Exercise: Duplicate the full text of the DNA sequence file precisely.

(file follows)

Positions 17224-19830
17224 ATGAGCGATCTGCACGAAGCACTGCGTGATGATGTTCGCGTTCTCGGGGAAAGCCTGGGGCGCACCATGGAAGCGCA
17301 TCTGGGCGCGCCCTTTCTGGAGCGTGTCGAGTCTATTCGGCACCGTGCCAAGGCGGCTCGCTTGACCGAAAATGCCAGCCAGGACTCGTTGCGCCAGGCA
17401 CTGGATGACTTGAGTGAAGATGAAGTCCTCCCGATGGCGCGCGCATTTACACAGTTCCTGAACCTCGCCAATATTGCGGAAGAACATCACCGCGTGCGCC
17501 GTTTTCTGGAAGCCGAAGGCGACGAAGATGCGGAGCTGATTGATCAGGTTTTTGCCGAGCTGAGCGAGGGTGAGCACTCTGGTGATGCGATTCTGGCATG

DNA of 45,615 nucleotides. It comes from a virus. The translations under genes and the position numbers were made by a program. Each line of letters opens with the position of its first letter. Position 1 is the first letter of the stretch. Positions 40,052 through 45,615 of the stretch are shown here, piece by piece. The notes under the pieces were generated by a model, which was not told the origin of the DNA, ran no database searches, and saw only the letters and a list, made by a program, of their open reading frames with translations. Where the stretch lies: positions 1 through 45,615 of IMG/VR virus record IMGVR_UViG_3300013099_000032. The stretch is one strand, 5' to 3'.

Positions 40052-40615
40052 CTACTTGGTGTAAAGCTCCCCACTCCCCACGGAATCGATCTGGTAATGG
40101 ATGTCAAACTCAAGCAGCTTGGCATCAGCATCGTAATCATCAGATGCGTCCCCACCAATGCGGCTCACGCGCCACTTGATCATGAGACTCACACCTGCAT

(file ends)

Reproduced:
Positions 17224-19830
17224 ATGAGCGATCTGCACGAAGCACTGCGTGATGATGTTCGCGTTCTCGGGGAAAGCCTGGGGCGCACCATGGAAGCGCA
17301 TCTGGGCGCGCCCTTTCTGGAGCGTGTCGAGTCTATTCGGCACCGTGCCAAGGCGGCTCGCTTGACCGAAAATGCCAGCCAGGACTCGTTGCGCCAGGCA
17401 CTGGATGACTTGAGTGAAGATGAAGTCCTCCCGATGGCGCGCGCATTTACACAGTTCCTGAACCTCGCCAATATTGCGGAAGAACATCACCGCGTGCGCC
17501 GTTTTCTGGAAGCCGAAGGCGACGAAGATGCGGAGCTGATTGATCAGGTTTTTGCCGAGCTGAGCGAGGGTGAGCACTCTGGTGATGCGATTCTGGCATG

DNA of 45,615 nucleotides. It comes from a virus. The translations under genes and the position numbers were made by a program. Each line of letters opens with the position of its first letter. Position 1 is the first letter of the stretch. Positions 40,052 through 45,615 of the stretch are shown here, piece by piece. The notes under the pieces were generated by a model, which was not told the origin of the DNA, ran no database searches, and saw only the letters and a list, made by a program, of their open reading frames with translations. Where the stretch lies: positions 1 through 45,615 of IMG/VR virus record IMGVR_UViG_3300013099_000032. The stretch is one strand, 5' to 3'.

Positions 40052-40615
40052 CTACTTGGTGTAAAGCTCCCCACTCCCCACGGAATCGATCTGGTAATGG
40101 ATGTCAAACTCAAGCAGCTTGGCATCAGCATCGTAATCATCAGATGCGTCCCCACCAATGCGGCTCACGCGCCACTTGATCATGAGACTCACACCTGCAT